By LabPulse.com staff writers

October 10, 2019 -- Some insurance companies restrict noninvasive prenatal testing to women who are older than 35 and have high-risk pregnancies. But testing also makes sense in younger pregnant women and can help decrease the use of amniocentesis and other invasive tests, according to a study presented on October 4.

In the real-world study of claims data, Harvard Pilgrim Health Care and Illumina worked together to dramatically expand the use of prenatal blood testing to younger pregnant women while reducing the number of invasive tests, such as amniocentesis.

The investigators evaluated the effects of a program started in March 2017 to expand access to noninvasive prenatal testing (NIPT) with a single blood draw among pregnant women younger than 35 who were insured by Harvard Pilgrim Health Care. NIPT screens for a range of fetal chromosomal disorders, including trisomy 13 (Patau syndrome), trisomy 18 (Edwards syndrome), and trisomy 21 (Down syndrome).

Adjusting for differences in the number of unique pregnancies, the annual number of noninvasive prenatal tests rose by 42% in 2018-2019, compared with the period before the risk-sharing agreement took effect. The investigators reported a 15% decline in the number of orders for invasive tests -- chorionic villus sampling and amniocentesis -- during that period.

Change in serum biochemical assays and nuchal translucency orders
Change in invasive testing orders
Adjusted baseline = March 1, 2016, to February 28, 2017; follow-up = March 1, 2018, to February 28, 2019. Courtesy of University of Colorado Skaggs School of Pharmacy and Pharmaceutical Sciences.

The study is based on an analysis of claims data including Current Procedural Terminology (CPT) codes for pregnancy-related diagnostics and procedures performed on women younger than 35 before (2016-2017) and after (2018-2019) NIPT access was expanded at Harvard Pilgrim Health Care.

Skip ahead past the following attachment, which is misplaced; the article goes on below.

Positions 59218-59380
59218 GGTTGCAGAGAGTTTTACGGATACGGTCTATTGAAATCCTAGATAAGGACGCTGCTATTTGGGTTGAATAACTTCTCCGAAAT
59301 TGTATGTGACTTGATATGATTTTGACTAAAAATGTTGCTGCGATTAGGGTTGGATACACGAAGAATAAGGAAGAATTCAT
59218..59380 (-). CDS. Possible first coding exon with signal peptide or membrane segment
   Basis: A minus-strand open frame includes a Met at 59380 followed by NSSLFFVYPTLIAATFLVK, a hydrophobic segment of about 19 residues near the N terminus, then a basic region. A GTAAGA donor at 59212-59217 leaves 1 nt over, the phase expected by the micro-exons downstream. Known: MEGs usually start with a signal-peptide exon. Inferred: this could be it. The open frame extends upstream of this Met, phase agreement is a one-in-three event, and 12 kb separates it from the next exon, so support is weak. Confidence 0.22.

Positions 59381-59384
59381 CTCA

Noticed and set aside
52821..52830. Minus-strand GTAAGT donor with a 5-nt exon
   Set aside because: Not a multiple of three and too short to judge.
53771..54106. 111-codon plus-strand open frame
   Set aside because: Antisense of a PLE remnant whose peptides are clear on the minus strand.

The research was conducted by reimbursement intelligence company Real Endpoints and Illumina, using the insurance claims data provided by Harvard Pilgrim, and the data were analyzed by researchers at the University of Colorado Skaggs School of Pharmacy and Pharmaceutical Sciences. The results were shared in a poster presentation by co-author R. Brett McQueen, PhD, a health economist at the University of Colorado, on October 4 at the American College of Obstetricians and Gynecologists Districts V, VIII & IX annual meeting in Maui, Hawaii.

Noninvasive prenatal testing is more accurate than traditional serum biochemical and nuchal translucency screening tests for fetal anomalies and, consequently, is less likely to result in invasive follow-up tests, McQueen and colleagues at Illumina, Real Endpoints, and Harvard Pilgrim wrote in their poster presentation. But insurance coverage sometimes restricts access to NIPT for women older than 35 with high-risk pregnancies, they noted in a statement.

A full analysis of the data, including effects on cost and outcomes, is expected in 2020.


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